Language

Create the Project

By Erik Reitan|

Download Wingtip Toys Sample Project (C#) or Download E-book (PDF)

This tutorial series will teach you the basics of building an ASP.NET Web Forms application using ASP.NET 4.5 and Microsoft Visual Studio Express 2013 for Web. A Visual Studio 2013 project with C# source code is available to accompany this tutorial series.

In this tutorial you will create, review, and run the default project in Visual Studio, which will allow you to become familiar with features of ASP.NET. Also, you will review the Visual Studio environment.

What you'll learn:

  • How to create a new Web Forms project.
  • The file structure of the Web Forms project.
  • How to run the project in Visual Studio.
  • The different features of the default Web forms application.
  • Some basics about how to use the Visual Studio environment.

Creating the Project

  1. Open Visual Studio.
  2. Select New Project from the File menu in Visual Studio.

    Create the Project - New Project Menu Item

  3. Select the Templates -> Visual C# -> Web templates group on the left.
  4. Choose the ASP.NET Web Application template in the center column.
  5. Name your project WingtipToys and choose the OK button.

    Create the Project - New Project Dialog

    Note   The name of the project in this tutorial series is WingtipToys. It is recommended that you use this exact project name so that the code provided throughout the tutorial series functions as expected.

  6. Next, select the Web Forms template and choose the Create Project button.

    Create the Project - New Project Template

The project will take a little time to create. When it’s ready, open the Default.aspx page.

Create the Project - New Project Template

You can switch between Design view and Source view by selecting an option at the bottom of the center window. Design view displays ASP.NET Web pages, master pages, content pages, HTML pages, and user controls using a near-WYSIWYG view. Source view displays the HTML markup for your Web page, which you can edit.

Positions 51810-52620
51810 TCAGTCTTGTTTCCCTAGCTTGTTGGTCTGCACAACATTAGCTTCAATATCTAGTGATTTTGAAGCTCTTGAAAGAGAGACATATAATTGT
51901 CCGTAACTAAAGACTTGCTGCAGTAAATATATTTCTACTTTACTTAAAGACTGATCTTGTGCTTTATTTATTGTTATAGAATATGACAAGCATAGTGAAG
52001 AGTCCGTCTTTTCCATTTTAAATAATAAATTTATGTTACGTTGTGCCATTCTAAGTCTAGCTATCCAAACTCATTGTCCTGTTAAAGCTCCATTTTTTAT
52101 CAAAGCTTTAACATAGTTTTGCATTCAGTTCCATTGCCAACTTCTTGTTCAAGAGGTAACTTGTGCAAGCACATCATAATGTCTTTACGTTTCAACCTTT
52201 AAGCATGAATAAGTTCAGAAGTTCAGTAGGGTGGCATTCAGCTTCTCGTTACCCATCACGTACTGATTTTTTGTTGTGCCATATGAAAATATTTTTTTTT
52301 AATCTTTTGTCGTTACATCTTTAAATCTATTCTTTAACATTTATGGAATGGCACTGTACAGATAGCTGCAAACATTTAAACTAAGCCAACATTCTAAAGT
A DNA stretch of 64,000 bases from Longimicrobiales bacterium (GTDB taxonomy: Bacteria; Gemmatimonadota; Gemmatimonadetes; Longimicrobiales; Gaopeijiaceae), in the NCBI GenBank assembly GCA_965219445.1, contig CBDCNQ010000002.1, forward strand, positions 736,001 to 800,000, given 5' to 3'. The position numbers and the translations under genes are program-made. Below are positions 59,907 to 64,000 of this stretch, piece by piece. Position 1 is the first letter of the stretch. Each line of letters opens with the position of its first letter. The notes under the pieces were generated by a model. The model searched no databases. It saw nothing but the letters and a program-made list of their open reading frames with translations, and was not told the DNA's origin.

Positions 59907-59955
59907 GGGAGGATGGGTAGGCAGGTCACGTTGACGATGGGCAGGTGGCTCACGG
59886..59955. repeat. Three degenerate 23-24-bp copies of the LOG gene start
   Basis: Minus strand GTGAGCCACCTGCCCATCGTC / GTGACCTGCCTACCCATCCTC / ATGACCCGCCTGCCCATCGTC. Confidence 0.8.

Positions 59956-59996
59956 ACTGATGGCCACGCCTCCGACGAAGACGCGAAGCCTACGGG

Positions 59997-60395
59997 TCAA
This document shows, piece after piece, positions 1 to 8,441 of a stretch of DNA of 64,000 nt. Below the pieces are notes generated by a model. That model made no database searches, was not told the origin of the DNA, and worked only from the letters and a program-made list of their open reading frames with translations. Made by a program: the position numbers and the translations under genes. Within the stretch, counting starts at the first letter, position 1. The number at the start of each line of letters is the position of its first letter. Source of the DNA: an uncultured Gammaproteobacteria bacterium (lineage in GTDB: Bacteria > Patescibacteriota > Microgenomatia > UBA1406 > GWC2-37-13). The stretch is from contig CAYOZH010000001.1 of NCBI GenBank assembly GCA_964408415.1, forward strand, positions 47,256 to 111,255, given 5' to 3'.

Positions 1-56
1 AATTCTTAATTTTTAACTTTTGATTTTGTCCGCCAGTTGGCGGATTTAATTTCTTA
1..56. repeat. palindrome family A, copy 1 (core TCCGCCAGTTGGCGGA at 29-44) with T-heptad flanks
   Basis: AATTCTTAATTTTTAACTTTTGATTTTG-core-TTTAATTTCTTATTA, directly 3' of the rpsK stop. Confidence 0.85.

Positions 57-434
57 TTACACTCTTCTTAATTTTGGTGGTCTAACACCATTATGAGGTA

Reviewing the Project

In Visual Studio, the Solution Explorer window lets you manage files for the project. Let’s take a look at the folders that have been added to your application in Solution Explorer. The web application template adds a basic folder structure:

Create the Project - Solution Explorer

Visual Studio creates some initial folders and files for your project. The first files that you will be working with later in this tutorial are the following:

File

Purpose

Default.aspx

Typically the first page displayed when the application is run in a browser.

Site.Master

A page that allows you to create a consistent layout and use standard behavior for pages in your application.

Global.asax

An optional file that contains code for responding to application-level and session-level events raised by ASP.NET or by HTTP modules.

Web.config

The configuration data for an application.

Running the Default Web Application

The default Web application provides a rich experience based on built-in functionality and support. Without any changes to the default Web forms project, the application is ready to run on your local Web browser.

  1. Press the F5 key while in Visual Studio.